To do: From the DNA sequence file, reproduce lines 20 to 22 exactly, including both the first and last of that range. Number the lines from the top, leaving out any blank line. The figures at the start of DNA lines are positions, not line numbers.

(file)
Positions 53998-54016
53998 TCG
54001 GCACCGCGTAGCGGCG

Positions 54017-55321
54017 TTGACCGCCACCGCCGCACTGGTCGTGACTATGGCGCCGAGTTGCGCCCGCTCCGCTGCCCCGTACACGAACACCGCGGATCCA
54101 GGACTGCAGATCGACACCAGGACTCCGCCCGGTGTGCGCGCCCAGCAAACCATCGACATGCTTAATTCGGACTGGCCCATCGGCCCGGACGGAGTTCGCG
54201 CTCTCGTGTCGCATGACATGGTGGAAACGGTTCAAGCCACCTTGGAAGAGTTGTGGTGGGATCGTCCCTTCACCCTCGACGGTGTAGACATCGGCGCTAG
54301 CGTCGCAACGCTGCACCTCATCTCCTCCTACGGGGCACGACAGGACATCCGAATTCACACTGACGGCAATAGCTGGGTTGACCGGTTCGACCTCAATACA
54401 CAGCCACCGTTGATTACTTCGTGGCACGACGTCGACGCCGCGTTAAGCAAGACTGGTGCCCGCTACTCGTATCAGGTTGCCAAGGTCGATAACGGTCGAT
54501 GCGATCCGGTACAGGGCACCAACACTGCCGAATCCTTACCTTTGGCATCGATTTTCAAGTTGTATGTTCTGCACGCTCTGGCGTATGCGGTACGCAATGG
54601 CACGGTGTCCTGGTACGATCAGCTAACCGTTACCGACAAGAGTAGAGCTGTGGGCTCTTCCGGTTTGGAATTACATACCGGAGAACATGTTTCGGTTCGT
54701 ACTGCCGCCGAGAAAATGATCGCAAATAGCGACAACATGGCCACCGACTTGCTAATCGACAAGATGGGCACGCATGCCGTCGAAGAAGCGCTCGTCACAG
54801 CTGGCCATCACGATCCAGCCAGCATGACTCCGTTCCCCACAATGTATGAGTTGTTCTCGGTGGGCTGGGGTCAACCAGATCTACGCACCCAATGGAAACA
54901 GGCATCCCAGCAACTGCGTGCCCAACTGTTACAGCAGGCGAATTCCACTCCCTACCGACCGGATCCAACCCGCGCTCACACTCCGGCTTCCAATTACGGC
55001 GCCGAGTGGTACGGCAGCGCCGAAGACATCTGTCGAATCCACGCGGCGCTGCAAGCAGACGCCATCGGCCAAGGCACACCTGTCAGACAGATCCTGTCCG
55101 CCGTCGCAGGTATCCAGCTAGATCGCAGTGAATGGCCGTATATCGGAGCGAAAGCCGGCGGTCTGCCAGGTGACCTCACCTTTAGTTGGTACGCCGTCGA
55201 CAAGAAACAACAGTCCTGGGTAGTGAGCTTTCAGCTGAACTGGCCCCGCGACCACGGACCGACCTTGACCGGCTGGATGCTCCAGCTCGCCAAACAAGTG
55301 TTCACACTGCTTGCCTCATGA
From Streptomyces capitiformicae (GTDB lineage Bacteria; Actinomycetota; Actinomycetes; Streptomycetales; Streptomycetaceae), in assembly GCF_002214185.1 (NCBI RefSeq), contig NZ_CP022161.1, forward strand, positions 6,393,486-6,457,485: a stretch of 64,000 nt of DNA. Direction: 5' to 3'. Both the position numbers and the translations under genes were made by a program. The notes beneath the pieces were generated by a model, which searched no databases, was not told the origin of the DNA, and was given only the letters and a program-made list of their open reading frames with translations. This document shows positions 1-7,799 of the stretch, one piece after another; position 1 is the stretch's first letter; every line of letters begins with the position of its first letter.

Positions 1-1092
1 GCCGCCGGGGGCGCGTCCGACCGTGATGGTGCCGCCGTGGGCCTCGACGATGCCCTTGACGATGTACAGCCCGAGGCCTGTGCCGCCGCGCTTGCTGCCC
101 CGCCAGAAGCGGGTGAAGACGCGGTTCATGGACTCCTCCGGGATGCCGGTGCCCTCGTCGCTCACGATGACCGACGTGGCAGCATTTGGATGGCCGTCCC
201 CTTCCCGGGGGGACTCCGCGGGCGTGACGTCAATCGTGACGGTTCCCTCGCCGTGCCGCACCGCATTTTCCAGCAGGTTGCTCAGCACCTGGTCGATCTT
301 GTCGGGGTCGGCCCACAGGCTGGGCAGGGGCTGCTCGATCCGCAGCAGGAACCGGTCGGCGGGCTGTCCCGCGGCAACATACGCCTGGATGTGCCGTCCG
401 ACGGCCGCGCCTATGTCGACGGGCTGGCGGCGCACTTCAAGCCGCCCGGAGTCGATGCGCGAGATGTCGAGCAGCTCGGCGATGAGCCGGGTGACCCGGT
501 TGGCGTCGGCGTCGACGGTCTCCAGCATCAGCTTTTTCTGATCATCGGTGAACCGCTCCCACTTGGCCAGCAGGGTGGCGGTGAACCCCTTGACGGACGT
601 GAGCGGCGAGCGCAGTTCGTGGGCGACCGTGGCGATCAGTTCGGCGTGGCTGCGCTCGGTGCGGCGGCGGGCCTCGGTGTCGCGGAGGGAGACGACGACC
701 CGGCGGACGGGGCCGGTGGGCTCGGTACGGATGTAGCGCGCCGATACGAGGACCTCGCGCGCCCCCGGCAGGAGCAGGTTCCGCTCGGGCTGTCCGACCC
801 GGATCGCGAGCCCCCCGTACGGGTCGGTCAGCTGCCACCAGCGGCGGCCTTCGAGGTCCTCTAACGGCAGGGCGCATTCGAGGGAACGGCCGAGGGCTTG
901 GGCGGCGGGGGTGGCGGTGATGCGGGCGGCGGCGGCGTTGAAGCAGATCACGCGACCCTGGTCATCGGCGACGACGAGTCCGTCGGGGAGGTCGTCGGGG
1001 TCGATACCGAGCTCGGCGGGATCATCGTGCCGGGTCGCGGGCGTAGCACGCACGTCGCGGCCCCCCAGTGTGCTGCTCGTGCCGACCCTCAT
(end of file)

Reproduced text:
Positions 1-1092
1 GCCGCCGGGGGCGCGTCCGACCGTGATGGTGCCGCCGTGGGCCTCGACGATGCCCTTGACGATGTACAGCCCGAGGCCTGTGCCGCCGCGCTTGCTGCCC
101 CGCCAGAAGCGGGTGAAGACGCGGTTCATGGACTCCTCCGGGATGCCGGTGCCCTCGTCGCTCACGATGACCGACGTGGCAGCATTTGGATGGCCGTCCC